Quebec’s $7-a-day daycare system will soon need a name change. And not a moment too soon.
Since its launch in 1997—as a $5-a-day program with the twin goals of encouraging mothers to re-enter the work force and to better prepare youngsters for school—Quebec’s universal daycare program has been praised by parents, child care advocates and ambitious politicians across the country as a thoroughly modern family policy. Yet providing those 223,000 spaces for children aged 0-4 at a bargain rate is also a massive drain on the public purse. Parents directly contribute a mere 13 per cent of the total $2.7-billion annual cost.
Given the myriad fiscal problems facing Quebec, the Liberal government of Philippe Couillard is reviewing all programs with an eye to cost savings. One of the first changes has been to index the cost of daycare to inflation: the October price will thus be $7.30 per day. But much bigger changes may also be in the works. La Presse has reported that Couillard’s cabinet is discussing a “modulated” daycare fee that would abandon the flat fee in favour of charging families a rate that varies with their household income. The premier has already dropped a few hints to this effect. In May, he observed: “No one would object to someone with my income or a higher income in our society paying a rate of $10 a day for a child in daycare.”
The concept of tying fees to income has been met with predictable outrage. “It’s a direct attack on the middle class,” screamed PQ House leader Agnès Maltais. Self-interest aside, if Quebec carries through on plans for a modulated or income-contingent fee structure, it ought to be considered a breakthrough in common sense and economic fairness to the benefit of the entire country.
While no other province has emulated Quebec’s model of cheap and universal daycare for the earliest years, full-day kindergarten for children as young as three years old is now provided in many provinces as a conscious and partial equivalent. During the recent Ontario provincial election, for example, Premier Kathleen Wynne made an explicit connection between publicly provided two-year full-day kindergarten and child care expenses, claiming her scheme provides parents with “$6,500 in daycare cost savings.”
Despite its political and parental popularity, however, there’s ample evidence showing the massive public subsidies required to fund cheap or free daycare flow mainly to those at the top of the income spectrum. Families in the top 25 per cent of annual earnings are nearly twice as likely to have a child in Quebec’s $7-a-day program, compared to families in the bottom quarter. In other words, the province is spending billions per year to make life easier for its wealthiest citizens. This makes no sense, particularly in an era of fiscal restraint.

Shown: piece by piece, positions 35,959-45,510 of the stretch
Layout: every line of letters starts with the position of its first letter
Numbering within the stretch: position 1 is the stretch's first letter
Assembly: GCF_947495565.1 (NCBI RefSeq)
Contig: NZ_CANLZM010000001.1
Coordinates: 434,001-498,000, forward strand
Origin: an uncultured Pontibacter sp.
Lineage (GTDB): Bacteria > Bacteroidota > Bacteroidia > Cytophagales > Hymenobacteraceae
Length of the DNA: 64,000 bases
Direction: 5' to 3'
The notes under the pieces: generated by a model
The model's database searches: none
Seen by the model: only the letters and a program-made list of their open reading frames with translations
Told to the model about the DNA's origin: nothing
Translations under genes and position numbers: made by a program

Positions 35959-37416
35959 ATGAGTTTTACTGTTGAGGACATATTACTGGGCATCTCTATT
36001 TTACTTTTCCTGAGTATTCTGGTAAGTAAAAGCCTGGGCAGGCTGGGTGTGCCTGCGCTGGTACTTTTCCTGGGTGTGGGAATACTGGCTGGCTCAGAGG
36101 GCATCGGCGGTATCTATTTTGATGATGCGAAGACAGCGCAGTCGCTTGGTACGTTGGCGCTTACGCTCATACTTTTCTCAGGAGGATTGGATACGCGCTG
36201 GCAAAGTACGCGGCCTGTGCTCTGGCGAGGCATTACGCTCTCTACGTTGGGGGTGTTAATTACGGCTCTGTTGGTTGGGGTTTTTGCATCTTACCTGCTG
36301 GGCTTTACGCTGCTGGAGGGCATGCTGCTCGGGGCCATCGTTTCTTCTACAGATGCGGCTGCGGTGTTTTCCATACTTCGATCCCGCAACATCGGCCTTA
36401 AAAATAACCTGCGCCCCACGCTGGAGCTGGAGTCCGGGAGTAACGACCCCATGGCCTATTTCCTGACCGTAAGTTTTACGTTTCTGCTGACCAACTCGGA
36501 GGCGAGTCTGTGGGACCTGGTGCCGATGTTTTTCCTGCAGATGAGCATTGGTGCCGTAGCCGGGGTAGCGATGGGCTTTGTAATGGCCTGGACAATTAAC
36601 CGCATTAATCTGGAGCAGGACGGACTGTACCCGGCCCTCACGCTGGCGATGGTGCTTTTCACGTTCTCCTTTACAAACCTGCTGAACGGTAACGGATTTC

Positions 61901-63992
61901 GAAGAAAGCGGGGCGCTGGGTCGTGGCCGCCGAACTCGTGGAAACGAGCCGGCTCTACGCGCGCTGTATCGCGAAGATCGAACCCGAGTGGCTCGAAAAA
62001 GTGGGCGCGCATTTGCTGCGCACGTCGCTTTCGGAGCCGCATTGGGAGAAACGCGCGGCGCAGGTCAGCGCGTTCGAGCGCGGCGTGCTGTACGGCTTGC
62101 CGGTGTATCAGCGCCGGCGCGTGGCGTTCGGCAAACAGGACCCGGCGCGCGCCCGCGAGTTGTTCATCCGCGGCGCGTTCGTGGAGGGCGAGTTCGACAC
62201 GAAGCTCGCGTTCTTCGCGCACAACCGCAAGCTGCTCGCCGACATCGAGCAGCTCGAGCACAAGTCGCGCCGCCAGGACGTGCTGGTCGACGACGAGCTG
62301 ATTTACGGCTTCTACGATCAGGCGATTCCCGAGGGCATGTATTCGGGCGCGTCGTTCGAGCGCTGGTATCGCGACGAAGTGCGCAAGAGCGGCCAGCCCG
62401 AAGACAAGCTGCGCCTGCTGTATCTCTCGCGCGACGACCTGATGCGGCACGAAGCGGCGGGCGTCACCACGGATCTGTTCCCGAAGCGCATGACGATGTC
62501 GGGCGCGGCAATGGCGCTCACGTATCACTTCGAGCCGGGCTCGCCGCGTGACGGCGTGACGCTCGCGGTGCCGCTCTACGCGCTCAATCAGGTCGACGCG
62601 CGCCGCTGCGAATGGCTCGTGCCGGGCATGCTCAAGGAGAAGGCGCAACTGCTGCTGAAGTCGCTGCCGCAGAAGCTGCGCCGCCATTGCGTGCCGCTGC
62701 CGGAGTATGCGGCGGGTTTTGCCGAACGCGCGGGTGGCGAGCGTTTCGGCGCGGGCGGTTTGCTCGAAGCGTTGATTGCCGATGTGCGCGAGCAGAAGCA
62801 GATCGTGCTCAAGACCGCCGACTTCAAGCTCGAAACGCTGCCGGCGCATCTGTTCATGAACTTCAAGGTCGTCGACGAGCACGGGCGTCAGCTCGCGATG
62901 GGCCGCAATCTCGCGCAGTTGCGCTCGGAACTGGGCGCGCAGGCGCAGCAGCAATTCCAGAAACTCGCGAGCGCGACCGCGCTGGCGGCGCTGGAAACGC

It’s also necessary to consider Quebec’s program based on its original objectives. It’s certainly been successful in drawing more women into the workforce. A 2012 report estimates 70,000 additional mothers are now employed because of the $7-a-day program, including a disproportionate number of single mothers. Yet the other—and arguably more important—goal offers little in the way of good news. A study by economists at Université du Québec à Montréal concludes the daycare program “has not enhanced school readiness or early literacy skills in general, with negative significant effects” for certain cognitive tests. These negative results, the authors observe, are likely due to Quebec children spending too much time in daycare. Other studies have shown Quebec’s program to be a source of greater stress and behavioural problems in children.
Full-day kindergarten suffers from similar criticisms. Its universality means it mainly helps families who could otherwise afford to pay for daycare. As a result, scarce resources that would be better spent helping low-income children are misdirected. Plus, plenty of studies prove the vast majority of kindergartners derive little or no educational benefit from attending school all day at such a young age.
If cheap daycare primarily benefits wealthy families, and if the educational effects are questionable—if not detrimental—it is entirely appropriate for Quebec to abandon a universal model in favour of fees based on family income. In this way, families in real need can be provided with the necessary supports, and everyone else pays a fair price for services received. The same logic ought to apply to full-day kindergarten elsewhere in the country as well. It’s time to stop subsidizing rich kids and their parents.